About CVE-2021-44228 aka ‘Log4Shell’ (Updated)
Updated on: December 17, 2021
Read time: 3 min
This weekend a new 0-day has been published and the web was set to fire. The vulnerability has been assigned CVE-2021-44228 and flagged with Critical severity, it affects Java code importing the very popular log4j logging library. As we can read on Log4j security page: An attacker who can control log messages or log message parameters can execute arbitrary code loaded from LDAP servers when message lookup substitution is enabled.
It is being actively exploited, so I encourage you to update to a patched version and deploy remediations ASAP.
How it works
Log4shell works by sending a maliciously crafted string as value of a request header to web services depending on log4j, allowing remote code execution to the attacker in an environment where he controls LDAP servers and other JNDI related endpoints. Such environment could be the Internet itself. That kind of criticity recalls Shellshock from 2014 and because of this has been named Log4Shell.
Who is affected and mitigations
Vulnerable versions are those from
2.14.1. The patched one is the recently released
2.15.0, which disables the lookup behaviour by default.
For versions after
2.10.0 you can mitigate the vulnerability by disabling JndiLookup. You can do it by setting the env var
LOG4J_FORMAT_MSG_NO_LOOKUPS=true or by running the jar with the property
java -Dlog4j2.formatMsgNoLookups=true -jar myapp.jar.
JDK versions greater than 6u211, 7u201, 8u191, and 11.0.1 are not impacted by the LDAP attack vector because in these versions
com.sun.jndi.ldap.object.trustURLCodebase is set to
false (source), yet DNS is being used as JNDI endpoint so upgrading is still strongly recommended.
Spring-boot, per their statement, is affected only if you use log4j2 as the default logging system. More specifically, only applications using log4j-core and including user input in log messages are vulnerable, meaning that if you use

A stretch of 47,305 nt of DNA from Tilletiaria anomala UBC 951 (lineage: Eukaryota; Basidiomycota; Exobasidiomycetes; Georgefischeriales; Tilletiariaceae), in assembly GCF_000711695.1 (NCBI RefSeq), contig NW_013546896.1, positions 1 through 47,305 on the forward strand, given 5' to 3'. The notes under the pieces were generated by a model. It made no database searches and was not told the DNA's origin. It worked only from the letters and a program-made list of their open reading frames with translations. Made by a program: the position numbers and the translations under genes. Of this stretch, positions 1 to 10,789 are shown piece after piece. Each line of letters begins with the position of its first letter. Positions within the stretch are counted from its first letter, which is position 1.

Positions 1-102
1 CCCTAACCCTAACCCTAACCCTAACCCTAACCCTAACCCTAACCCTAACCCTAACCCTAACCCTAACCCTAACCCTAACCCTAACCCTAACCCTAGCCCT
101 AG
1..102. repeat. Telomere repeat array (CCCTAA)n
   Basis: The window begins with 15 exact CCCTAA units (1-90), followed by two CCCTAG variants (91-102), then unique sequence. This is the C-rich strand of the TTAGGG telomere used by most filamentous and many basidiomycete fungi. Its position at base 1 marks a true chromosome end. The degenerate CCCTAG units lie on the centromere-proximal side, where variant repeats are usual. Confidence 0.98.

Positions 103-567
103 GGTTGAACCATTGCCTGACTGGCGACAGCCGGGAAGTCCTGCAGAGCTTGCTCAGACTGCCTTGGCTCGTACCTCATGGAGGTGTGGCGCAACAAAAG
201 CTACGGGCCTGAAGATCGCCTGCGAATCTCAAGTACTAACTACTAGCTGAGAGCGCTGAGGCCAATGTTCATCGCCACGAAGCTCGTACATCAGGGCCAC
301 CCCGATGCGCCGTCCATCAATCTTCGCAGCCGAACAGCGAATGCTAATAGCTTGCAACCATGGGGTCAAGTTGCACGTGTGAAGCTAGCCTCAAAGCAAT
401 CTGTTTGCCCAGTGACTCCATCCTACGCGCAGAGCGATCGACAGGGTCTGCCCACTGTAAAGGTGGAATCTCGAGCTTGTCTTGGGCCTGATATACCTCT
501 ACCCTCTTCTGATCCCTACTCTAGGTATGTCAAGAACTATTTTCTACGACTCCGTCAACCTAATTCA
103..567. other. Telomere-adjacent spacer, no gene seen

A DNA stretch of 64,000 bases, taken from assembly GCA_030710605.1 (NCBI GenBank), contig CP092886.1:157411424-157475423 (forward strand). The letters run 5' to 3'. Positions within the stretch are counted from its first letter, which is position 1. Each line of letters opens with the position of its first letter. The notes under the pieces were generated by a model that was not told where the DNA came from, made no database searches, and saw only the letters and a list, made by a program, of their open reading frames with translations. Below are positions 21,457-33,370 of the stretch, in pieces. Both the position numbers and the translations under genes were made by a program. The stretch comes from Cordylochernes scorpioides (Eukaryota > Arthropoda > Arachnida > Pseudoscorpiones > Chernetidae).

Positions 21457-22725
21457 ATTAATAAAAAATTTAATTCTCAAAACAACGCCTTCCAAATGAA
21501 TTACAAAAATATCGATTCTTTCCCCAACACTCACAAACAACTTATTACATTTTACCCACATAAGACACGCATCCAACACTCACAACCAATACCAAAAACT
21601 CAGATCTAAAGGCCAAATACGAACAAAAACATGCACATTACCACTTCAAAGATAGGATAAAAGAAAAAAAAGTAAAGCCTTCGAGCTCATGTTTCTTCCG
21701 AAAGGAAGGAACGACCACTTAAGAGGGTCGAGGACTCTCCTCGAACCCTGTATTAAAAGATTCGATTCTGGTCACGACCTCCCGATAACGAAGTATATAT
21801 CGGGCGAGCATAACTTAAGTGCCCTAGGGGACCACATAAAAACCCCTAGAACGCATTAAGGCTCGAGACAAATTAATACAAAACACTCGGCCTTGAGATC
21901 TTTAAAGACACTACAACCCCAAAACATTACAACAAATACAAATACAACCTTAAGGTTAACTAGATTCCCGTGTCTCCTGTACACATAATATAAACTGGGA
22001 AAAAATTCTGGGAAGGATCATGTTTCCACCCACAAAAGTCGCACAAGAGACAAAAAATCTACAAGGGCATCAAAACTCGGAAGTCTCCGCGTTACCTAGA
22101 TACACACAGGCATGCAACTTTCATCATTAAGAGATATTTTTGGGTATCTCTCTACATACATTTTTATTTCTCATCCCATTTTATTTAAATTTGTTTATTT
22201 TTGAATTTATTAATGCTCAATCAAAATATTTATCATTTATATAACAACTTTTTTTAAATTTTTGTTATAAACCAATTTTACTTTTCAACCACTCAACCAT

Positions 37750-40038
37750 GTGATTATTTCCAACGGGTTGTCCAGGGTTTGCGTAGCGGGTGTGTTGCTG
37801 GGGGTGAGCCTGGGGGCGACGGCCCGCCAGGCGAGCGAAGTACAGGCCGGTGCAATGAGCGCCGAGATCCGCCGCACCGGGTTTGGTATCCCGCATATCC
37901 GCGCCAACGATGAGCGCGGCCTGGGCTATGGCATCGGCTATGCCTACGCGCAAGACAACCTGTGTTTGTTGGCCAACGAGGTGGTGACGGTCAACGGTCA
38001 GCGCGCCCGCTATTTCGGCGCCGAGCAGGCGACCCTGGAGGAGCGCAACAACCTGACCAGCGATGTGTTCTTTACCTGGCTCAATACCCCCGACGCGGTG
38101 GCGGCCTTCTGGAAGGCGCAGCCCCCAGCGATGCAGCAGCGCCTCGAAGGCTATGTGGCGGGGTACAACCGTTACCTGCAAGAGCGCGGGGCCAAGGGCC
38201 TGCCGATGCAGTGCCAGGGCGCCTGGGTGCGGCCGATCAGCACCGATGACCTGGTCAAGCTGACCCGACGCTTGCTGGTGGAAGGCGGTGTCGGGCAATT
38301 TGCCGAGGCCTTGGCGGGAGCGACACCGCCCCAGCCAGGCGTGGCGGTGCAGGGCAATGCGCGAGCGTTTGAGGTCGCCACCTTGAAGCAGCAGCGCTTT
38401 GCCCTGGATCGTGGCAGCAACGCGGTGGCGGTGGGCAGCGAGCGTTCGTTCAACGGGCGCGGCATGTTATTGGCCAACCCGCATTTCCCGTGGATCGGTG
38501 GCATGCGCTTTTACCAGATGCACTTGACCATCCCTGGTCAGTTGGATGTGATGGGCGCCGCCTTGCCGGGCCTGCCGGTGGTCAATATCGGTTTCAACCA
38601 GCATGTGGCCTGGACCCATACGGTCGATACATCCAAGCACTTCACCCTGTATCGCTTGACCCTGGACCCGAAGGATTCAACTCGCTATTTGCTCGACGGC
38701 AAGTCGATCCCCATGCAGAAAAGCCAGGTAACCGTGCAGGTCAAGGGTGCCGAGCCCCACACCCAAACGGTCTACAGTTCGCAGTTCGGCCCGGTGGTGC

spring-boot-starter-logging (which depends on
log4j-api) your application is safe. Check your pom to know if you use it and have to upgrade.
Cloudflare has written about how they have already deployed a mitigation throught their WAF to both free and paid users. Also, Microsoft has published a guide about their solutions via Microsoft 365 Defender and Defender for Cloud products.
Remaining in the cloud world, HAProxy developers have recently announced that their products are not impacted because they do not use log4j2.
Update 2: More companies have deployed their remediations. I’ve gathered their announcements below and I’ll keep adding as soon as I know more.
Be sure you update because the vuln is already being exploited to mine Monero via RMI (Remote Method Invocation).
If you're looking to identify jars vulnerable to the log4j bug, we wrote this tool to help: https://t.co/VcqluEttY6— The Paranoids (@TheParanoids) December 16, 2021
An alternative mitigation
If you can’t update the library shortly, e.g. for some older projects, an alternative is to deploy an nginx instance with some Lua scripts and expose the services throught the (reverse) proxy so that malicious headers do not pass to the Java backend behind (link).
Of course similar solutions can be deployed with other products.
You may find yourself using log4j
1.2.x, for example on a couple of old projects. If you are still including it, you should upgrade ASAP since it reached end of life in 2015 and hasn’t included security fixes for a while. It is vulnerable to other remote code execution attacks, like CVE-2019-17571, which has been discovered in 2019 and is somewhat similar to the one discovered this weeekend (link).
Log4j developers strongly recommend to upgrade to version
2.x (as written here), and considering the latest news I advise you to update at least to version
2.16.0. A guide to do so is available on the dedicated Apache website.
Hope it helps. Thanks for reading.
- Dec 15, 2021: About CVE-2021-45046
- Dec 17, 2021: Added announcements from more companies, Monero mining via RMI and Yahoo! tool.
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